What was your inspiration for founding AC Immune?
I noticed that in the case of Alzheimer’s and Parkinson’s, it is always the case that there is a natural protein, and this protein changes its structure and becomes pathological. There is no mutation involved. Nobody knows why the structural change is happening. When you have this structural change, these proteins aggregate, so we speak about misfolding as a first step, then aggregation. The problematic part is that the only difference between a normal protein and a patient's protein is the structure, or the misfolding. When we started out, the key question was how can you generate an antibody or a vaccine which allows you to only select the misfolded pathological protein? This is why our platforms are so important. When I was contacted by the four scientific founders, these scientists convinced me that their technology, which became the platforms we use today, has the capability to generate antibodies, vaccines and small molecules that can only target the pathological protein, but not the normal one. When you look at our Tau vaccine data that we published in our clinical Phase Ib/IIa trial, more than 90% of the antigen response goes to the pathological form. If you do continued injections in people every 12-18 months, you still get the selection for pathological Tau. It is all built around misfolded proteins in the brain, and they aggregate in the neurons or extra-cellularly and kill the neurons. Today, we know Tau is involved in Alzheimer’s. We also know alpha synuclein is involved, but the principle is always the same. This is why you need specific platforms and technologies to recognize the difference between normal and pathological.
What makes a vaccine-based approach appropriate for targeting Tau?
It was extremely difficult to make a vaccine because the immune system of older people is not very active and most do not generate strong antibody responses. This was preventing the field from moving into vaccines addressing neurodegenerative diseases. With our technology we have achieved that, which means you can now potentially prevent the disease. So far, we could only diagnose Alzheimer’s when we saw clinical symptoms, but when you have clinical symptoms, a lot of the neurons are already dead. The trick is that you should intervene when you still have all the neurons intact, and this is before you see clinical symptoms. Up until today, this was not possible because we did not have the diagnostic means to identify people at risk. We can now identify markers such as pathological phospho-tau 181 or phospho-tau 217, which allow you to identify people at risk.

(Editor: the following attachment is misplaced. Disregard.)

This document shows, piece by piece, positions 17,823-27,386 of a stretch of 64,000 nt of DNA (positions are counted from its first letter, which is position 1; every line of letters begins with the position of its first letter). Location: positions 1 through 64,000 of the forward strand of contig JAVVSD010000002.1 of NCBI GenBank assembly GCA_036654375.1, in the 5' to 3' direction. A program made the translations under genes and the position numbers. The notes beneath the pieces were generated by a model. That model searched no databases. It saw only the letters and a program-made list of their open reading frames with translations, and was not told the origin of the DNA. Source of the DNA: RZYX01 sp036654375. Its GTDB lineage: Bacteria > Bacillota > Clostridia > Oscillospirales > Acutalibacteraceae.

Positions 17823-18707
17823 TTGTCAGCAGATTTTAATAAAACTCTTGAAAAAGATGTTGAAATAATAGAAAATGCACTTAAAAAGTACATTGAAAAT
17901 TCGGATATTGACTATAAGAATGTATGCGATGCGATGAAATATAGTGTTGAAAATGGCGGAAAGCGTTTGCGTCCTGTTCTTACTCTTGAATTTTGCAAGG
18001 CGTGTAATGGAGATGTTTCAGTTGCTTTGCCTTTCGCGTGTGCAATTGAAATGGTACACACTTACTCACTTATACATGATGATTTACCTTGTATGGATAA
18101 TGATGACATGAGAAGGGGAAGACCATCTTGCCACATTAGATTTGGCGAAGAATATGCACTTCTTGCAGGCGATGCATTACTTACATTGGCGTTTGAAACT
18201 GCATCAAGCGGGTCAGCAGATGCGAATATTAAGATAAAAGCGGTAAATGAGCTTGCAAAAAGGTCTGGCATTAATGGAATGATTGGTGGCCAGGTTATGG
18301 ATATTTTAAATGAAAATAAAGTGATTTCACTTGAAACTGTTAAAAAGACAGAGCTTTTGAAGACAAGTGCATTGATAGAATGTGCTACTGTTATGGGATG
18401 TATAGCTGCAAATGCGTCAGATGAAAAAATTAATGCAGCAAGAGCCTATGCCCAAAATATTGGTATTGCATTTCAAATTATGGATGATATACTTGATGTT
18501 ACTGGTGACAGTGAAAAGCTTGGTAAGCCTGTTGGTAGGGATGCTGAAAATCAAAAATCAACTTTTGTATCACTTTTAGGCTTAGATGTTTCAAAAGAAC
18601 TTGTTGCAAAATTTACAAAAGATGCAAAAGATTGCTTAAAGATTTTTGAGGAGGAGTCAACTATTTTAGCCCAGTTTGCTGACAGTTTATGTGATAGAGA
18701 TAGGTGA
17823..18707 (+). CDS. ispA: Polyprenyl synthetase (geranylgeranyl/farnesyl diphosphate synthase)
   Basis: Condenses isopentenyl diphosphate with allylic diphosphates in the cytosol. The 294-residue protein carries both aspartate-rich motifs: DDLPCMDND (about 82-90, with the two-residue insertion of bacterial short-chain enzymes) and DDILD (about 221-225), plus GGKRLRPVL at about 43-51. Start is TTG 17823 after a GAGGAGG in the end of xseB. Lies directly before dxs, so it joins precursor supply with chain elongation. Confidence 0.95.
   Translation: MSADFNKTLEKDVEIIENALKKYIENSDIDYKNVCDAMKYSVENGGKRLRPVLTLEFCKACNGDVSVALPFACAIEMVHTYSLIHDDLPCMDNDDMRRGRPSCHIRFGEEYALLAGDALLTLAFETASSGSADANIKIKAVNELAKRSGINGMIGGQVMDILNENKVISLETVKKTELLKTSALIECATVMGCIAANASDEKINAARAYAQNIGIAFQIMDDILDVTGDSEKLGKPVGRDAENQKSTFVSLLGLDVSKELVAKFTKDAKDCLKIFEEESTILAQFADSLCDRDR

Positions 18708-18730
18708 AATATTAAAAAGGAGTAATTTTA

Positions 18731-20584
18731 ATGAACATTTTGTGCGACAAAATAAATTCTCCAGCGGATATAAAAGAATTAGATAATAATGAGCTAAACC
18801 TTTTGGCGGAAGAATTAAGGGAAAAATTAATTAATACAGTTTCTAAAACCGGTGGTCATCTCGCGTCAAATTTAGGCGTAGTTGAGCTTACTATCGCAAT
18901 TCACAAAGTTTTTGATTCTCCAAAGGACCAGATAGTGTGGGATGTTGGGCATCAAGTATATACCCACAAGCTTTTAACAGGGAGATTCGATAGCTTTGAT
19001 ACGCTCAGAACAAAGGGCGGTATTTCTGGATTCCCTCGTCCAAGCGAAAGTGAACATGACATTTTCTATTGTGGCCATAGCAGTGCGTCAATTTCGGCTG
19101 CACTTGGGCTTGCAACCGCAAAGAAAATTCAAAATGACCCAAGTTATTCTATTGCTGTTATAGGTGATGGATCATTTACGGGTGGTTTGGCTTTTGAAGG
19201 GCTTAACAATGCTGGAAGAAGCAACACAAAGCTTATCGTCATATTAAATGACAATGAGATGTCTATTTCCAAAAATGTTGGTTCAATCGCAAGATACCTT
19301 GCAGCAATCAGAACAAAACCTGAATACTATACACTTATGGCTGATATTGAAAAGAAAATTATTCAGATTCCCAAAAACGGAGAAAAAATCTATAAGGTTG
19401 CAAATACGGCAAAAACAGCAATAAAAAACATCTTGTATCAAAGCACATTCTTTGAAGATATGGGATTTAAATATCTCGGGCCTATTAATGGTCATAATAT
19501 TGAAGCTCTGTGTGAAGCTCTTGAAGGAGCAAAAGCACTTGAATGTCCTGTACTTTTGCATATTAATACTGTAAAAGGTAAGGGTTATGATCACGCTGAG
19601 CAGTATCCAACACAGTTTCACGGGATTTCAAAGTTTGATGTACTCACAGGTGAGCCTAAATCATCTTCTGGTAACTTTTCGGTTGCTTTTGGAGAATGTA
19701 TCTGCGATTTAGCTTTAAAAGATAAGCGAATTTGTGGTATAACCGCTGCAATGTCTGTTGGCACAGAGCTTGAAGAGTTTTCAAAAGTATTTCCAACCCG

We see risk markers for Alzheimer’s disease appearing 10-20 years before the disease starts. When we identify these factors, a patient could receive a vaccine and would not lose their neurons, which is absolutely required in order to prevent the onset of the disease.
Why have treatments for neurodegenerative diseases such as Alzheimer’s proven so elusive?
The field has suffered from not having the right diagnostics tools. However, now we are in a situation where for the first time we may actually be able to visualize the primary disease pathology in the brain of a Parkinson's patient. I think we have a major breakthrough. Over the last 18 months or so, blood biomarkers became available. Oskar Hanssen is certainly leading this, as he has shown that phospho-tau 217 is the number one predictive factor for getting the disease.
We are reaching precision medicine in the neuro space. Precision medicine is not based on DNA, as it is for cancer, but on the expression of misfolded proteins in the brain. We can look in the brain and dictate if you need the alpha synuclein- or tau-targeted therapy. This is precision medicine, which of course means specificity. It means safety, because you do not treat for something that you do not have, and it is cost effective because you do not treat something which costs a lot of money and does not really help you. I think we are reaching the stage now where brain diseases become reachable because we can finally look into the brain.